Johnson also argued that allowing T. to oppose the records review motion essentially made him part of the prosecution team, but the panel said the matter "does not implicate hallmarks of substantive criminal law."
Marsy's Law, the panel noted, mandates that victims' rights be "protected by law in a manner no less vigorous than the protections afforded to the accused."
Left unanswered by Thursday's decision is whether the state is obligated to provide a lawyer to represent indigent victims, as it does for indigent defendants.
By Gretchen Schuldt
The new "Marsy's Law" victims' rights amendment to the state constitution is driving up costs for Milwaukee County at the same time state funding for victim-witness services is declining, according to District Attorney John Chisholm.
"In effect it is an unfunded mandate on the county," Chisholm told the County Board's Finance Committee during a budget hearing.
WJI, three individual voters, and Sen. Fred Risser are suing to overturn the amendment, approved by voters in April. The plaintiffs argue that the ballot question failed to fully and fairly inform the public of the essential components of the amendment, misstated the contents and impact of the amendment, and improperly encompassed more than one subject. A decision in the case is pending.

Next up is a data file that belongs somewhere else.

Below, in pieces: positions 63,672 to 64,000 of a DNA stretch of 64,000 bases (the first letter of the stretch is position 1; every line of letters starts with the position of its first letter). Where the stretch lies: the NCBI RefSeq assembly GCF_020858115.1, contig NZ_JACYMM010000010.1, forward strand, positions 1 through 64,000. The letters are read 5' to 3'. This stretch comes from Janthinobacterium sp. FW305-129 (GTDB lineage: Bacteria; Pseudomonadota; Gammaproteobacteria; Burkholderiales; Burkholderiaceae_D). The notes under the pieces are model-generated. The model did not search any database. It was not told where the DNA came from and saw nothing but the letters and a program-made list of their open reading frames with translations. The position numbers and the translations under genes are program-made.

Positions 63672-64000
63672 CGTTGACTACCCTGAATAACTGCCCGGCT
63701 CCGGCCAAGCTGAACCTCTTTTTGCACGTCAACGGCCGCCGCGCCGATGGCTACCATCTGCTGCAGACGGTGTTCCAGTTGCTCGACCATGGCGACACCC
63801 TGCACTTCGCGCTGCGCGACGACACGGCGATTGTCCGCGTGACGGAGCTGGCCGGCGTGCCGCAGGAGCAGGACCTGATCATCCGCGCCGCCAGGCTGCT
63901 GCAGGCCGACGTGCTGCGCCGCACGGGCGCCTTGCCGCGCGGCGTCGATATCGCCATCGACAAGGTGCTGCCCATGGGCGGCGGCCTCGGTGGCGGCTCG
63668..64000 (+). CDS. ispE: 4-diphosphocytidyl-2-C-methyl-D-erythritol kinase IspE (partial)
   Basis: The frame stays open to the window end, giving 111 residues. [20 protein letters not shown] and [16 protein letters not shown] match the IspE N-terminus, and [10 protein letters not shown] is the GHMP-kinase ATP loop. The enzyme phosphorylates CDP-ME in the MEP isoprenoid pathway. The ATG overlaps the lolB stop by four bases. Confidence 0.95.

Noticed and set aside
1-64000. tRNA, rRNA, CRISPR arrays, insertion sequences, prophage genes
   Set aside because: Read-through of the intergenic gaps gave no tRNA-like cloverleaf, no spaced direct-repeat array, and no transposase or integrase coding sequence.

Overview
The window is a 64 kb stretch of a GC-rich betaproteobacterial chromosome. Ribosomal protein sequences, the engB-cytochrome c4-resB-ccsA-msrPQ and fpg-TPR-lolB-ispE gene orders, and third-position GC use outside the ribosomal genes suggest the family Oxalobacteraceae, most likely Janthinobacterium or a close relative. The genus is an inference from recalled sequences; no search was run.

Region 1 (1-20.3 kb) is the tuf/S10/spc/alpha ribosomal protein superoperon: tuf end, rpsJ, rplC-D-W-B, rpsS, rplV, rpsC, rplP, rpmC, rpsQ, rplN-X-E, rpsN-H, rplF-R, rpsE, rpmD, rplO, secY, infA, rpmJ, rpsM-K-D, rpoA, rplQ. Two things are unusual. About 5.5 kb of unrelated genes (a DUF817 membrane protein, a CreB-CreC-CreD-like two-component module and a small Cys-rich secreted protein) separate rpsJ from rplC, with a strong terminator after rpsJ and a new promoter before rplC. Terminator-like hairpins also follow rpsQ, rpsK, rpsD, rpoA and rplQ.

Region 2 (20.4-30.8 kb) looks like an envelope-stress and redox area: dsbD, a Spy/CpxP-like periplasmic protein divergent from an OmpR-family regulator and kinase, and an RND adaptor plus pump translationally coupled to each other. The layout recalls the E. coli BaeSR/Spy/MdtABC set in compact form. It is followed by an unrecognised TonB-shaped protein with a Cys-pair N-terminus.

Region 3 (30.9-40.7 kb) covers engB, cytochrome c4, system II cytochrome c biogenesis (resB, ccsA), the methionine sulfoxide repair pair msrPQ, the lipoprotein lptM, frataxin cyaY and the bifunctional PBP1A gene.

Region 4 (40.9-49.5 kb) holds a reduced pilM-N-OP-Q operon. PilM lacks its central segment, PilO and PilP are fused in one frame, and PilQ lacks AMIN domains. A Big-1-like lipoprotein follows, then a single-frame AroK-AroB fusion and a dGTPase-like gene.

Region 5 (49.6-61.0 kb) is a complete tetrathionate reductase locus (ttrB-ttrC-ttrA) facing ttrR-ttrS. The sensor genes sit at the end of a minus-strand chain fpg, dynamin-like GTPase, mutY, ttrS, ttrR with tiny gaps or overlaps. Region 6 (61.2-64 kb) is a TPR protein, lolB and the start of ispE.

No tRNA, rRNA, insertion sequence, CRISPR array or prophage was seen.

Chisholm, during the committee meeting, said the full impact of Marsy's Law is unclear. Marsy's Law allows alleged crime victims a variety of specific rights, including the right to be involved in every court proceeding.
"To be cautious, that means they've got they've got to be notified of every single hearing," he said in an interview. That includes purely procedural hearings that do not address the merits of the case.
The right to be heard is the only new right specifically granted to alleged victims, he said. Others included in the amendment were already in state law.
County Executive David Crowley has proposed spending $224,000 to hire three victim witness advocates and a secretarial assistant to handle the additional workload Marsy's Law is generating.